Section 22.4 and 23.1 in Matter and Interactions (4th edition)

## Putting Together Maxwell's Equations

Now that we have added the final addition to Ampere's Law, we have a set of four equations that fully describe the sources of electric and magnetic fields from charges. Together, these four equations are called Maxwell's Equations and help us describe everything from how electric and magnetic fields are created to how light travels.

### The Four Maxwell's Equations

First we have Gauss's Law, which says that **charges make electric fields**:
$$\int \vec{E} \bullet d\vec{A} = \frac{Q_{enc}}{\epsilon_0}$$
These electric fields point away from positive charges and towards negative charges.

Next we have Faraday's Law, which says that **a changing magnetic field makes a curly electric field**:
$$-\int \vec{E} \bullet d\vec{l} = \frac{d\Phi_B}{dt}$$
These electric fields point in a direction that oppose the change in flux that created them.

After that we have Gauss's Law for magnetic fields. We did not end up spending much time with this equation since it's result is rather simple:
$$\int \vec{B}\bullet d\vec{A} = 0 $$
This equation says that there is no magnetic field that points away or towards a source. This tells us that **there are no magnetic monopoles** (i.e., a north pole cannot exist without a south pole).

Finally, we have Ampere's Law, which says that **a current (moving charges) OR a changing electric field can make a curly magnetic field**:
$$\int \vec{B} \bullet d\vec{l} = \mu_0 I_{enc} + \mu_0\epsilon_0\frac{d\Phi_E}{dt}$$

These equations are important because, as we learned, once you have the electric or magnetic field, you can relate those fields to the electric or magnetic force; to energy, electric potential, or work; and apply those principles to circuit applications like capacitors, resistors, and current. Ultimately, with the conservation of charge, these Maxwell's equations govern how charged particles behave and interact.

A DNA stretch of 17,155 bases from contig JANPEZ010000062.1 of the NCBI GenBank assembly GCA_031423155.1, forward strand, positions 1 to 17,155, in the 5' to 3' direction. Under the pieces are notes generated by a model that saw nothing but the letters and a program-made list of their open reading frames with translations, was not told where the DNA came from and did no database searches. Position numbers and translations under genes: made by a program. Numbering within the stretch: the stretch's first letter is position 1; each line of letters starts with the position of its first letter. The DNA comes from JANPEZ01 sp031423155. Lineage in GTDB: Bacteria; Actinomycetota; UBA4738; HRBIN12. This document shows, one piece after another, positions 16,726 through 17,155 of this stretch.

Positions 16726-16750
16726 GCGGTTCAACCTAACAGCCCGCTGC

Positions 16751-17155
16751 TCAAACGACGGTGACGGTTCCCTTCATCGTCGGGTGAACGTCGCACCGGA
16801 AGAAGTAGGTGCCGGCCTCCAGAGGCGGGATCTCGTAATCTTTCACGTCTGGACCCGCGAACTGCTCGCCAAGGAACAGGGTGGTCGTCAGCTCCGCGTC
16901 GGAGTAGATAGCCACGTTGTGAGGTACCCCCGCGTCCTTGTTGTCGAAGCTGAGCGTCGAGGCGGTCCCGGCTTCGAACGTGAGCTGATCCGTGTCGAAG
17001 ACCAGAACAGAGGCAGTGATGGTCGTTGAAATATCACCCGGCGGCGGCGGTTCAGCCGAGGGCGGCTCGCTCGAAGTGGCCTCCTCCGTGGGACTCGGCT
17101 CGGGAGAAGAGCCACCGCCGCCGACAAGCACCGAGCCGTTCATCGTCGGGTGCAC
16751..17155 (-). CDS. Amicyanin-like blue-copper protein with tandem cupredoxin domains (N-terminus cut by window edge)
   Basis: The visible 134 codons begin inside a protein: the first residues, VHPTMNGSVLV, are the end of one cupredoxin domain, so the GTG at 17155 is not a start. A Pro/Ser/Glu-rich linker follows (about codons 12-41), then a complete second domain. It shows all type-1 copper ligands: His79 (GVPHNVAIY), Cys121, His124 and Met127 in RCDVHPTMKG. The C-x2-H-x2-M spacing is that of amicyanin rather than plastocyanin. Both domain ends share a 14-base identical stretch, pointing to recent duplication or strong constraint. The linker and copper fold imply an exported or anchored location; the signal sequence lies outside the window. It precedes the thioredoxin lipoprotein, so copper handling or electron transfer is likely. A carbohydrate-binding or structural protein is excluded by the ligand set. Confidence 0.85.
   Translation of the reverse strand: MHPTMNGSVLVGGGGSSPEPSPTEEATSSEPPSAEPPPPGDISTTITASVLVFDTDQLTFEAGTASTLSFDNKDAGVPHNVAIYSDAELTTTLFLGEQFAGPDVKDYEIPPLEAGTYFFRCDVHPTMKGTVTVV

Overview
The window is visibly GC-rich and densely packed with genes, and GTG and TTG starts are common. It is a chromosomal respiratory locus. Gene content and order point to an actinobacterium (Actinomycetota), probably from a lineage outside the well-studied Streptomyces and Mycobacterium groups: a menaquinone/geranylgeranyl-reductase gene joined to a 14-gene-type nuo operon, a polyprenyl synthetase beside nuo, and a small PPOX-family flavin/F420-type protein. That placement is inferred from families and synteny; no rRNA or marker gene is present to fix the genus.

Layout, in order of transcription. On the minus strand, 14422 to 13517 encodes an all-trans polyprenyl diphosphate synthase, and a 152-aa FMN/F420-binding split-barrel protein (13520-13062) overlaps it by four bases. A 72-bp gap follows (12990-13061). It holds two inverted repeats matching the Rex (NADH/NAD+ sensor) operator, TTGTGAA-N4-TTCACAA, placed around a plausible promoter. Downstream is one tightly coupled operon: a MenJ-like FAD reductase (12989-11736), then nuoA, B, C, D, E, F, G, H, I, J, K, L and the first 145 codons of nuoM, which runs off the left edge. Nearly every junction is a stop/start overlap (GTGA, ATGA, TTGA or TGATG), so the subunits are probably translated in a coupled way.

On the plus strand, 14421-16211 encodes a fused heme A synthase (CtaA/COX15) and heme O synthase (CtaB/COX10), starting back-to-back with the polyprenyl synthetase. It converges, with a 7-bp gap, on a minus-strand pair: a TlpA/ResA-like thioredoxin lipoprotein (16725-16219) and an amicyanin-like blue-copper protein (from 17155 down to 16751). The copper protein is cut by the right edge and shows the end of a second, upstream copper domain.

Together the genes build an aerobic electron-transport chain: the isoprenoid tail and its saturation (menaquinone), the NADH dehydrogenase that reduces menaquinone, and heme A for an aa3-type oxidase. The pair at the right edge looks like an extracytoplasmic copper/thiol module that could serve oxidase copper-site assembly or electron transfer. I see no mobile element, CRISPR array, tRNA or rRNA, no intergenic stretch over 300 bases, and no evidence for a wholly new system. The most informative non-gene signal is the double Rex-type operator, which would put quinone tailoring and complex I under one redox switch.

### Limitations on Classical E&M

This theory of electromagnetism is classical in that it applies to systems of many atoms and electrons. We have constructed arguments for single charges or even small atomic systems, but in reality, these charges and systems are governed by quantum mechanics. So, while we might have a classical picture of the atom and electron cloud, a better model is more complicated and requires a quantum theory of electromagnetism in which both atomic systems and the field are treated quantum mechanically. (These topics are typically introduced in a modern physics course.) This reformulation of electromagnetism helps us do cutting research and development as electronic systems become increasingly smaller and push on the limits of quantum mechanics.

Even so, this classical theory is one of the most complete theories in science for the range of physical systems it can describe. It works at the astronomical scale and is consistent with relativity, and it works down to the microscopic level (up to the quantum limit). It is truly an incredible theory.